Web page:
London: India is likely to lose out an exquisite collection of the rare Indian books of pre-independence era to a European collector. An antiquarian book collector in Britain had announced his plan to put the collection of 125 books, assembled over three decades, on sale.
Surprisingly, neither Indian government nor collectors in India have shown interest in this collection of books, which cover 250 years of India's printing history.
John Randall, the antiquarian told TOI that a few individuals and only one institution in India have shown interest in this collection.
“The problem is I think that those who authorize funds don't understand its value. The individual prices of books total £600,000. The whole collection is available at £500,000," he said.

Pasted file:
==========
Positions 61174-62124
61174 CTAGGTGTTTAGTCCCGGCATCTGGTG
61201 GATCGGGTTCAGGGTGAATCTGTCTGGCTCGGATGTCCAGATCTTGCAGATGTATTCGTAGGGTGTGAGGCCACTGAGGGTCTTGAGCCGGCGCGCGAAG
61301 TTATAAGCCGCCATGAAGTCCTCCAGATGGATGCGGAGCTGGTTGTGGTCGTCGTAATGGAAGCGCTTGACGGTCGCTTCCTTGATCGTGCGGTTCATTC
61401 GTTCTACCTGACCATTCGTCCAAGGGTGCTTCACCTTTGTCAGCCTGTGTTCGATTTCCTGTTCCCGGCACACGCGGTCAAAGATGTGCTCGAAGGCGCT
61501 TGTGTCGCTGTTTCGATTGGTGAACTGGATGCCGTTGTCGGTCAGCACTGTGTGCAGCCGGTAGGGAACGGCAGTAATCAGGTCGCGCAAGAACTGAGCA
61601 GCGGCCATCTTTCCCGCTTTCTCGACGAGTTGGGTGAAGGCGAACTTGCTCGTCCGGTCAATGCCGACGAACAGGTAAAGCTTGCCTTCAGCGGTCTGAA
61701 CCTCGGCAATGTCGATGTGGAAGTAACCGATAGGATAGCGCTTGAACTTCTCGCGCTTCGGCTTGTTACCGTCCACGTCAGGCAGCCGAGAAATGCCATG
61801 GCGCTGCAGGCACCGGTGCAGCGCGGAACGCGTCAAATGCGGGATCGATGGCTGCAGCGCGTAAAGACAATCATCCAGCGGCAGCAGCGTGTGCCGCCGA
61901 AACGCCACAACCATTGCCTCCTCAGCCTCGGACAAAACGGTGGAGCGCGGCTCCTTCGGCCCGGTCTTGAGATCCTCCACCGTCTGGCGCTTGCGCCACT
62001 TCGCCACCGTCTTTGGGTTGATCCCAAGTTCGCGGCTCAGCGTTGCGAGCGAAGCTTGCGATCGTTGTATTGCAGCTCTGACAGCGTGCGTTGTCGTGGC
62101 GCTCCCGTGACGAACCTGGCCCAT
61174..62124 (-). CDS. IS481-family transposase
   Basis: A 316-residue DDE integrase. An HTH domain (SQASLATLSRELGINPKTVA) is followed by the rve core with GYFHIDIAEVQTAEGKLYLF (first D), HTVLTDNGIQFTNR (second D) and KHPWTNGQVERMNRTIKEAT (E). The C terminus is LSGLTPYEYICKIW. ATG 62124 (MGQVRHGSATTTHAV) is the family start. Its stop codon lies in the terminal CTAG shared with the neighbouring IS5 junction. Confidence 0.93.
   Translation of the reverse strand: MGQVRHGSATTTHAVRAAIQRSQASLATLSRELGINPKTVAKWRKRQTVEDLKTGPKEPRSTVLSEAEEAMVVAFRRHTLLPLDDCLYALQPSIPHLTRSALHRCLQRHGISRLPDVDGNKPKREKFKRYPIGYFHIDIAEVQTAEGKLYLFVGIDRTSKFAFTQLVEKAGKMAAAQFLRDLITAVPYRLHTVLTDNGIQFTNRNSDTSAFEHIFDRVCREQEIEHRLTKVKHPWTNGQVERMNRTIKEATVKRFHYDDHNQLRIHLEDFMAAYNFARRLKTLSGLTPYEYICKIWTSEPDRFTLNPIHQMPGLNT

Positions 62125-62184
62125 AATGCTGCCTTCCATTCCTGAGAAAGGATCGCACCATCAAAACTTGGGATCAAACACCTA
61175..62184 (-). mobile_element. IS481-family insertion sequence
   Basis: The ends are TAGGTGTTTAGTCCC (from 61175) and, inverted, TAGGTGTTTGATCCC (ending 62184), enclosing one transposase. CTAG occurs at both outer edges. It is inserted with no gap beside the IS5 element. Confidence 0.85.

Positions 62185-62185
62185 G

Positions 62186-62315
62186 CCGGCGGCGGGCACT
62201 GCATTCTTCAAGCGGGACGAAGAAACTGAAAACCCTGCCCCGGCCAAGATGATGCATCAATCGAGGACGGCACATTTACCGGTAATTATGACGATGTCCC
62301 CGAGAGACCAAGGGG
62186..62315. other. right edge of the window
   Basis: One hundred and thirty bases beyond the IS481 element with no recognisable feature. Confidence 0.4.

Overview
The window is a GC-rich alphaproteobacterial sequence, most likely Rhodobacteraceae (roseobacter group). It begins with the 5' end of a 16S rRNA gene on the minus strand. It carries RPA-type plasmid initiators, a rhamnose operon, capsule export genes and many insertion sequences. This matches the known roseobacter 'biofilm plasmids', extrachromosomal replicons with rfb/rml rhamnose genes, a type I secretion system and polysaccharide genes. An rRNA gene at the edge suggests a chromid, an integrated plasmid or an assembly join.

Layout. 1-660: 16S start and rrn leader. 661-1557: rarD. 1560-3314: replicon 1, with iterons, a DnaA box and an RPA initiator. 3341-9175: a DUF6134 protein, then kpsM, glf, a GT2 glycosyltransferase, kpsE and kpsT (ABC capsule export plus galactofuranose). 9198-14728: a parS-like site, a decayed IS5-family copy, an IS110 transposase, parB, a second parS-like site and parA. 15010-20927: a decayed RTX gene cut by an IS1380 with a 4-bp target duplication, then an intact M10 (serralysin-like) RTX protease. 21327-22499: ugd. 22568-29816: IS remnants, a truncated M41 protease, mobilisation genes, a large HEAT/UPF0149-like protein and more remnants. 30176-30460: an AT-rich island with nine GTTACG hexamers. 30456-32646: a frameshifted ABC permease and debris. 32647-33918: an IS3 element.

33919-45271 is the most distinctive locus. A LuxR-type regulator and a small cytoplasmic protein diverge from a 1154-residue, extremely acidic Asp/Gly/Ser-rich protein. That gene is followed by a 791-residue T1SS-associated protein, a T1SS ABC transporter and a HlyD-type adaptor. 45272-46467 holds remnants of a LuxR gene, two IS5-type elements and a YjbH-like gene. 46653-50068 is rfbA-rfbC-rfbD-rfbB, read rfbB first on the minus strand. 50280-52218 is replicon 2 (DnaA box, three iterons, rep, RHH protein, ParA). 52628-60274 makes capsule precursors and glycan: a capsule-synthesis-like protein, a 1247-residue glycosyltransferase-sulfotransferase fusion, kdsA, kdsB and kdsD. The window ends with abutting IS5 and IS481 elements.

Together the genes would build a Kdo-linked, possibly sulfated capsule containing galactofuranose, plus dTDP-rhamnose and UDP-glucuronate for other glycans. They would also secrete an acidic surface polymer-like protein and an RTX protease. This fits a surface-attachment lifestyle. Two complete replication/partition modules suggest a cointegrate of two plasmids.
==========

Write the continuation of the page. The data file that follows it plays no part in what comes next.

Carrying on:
An individual who wants around half is a European collector. Although no firm offer has been made we are discussing around £300,000," Randall, who will be in Mumbai from April 4-7 to look for buyers, added.
However, a European collector has taken keen interest in the collection and willing to buy half of the collection. Although no firm offer has been made as they haven't settled on a price.
Randall will be in Mumbai from April 4-7 to look for potential buyers.
Randall's collection of books dates back to early 1700s. It includes 50 copies of the 'Harijan', Mahatma's Gandhi's weekly, first Biblical translation printed with an Indian font (1715), the first dictionary of Urdu (1787), the Indian Gazette of 1783 — 65 issues of the longest running and most successful Indian newspaper of the 18th century, the first Indian newspaper for women and first to be edited by a woman (1853) and more.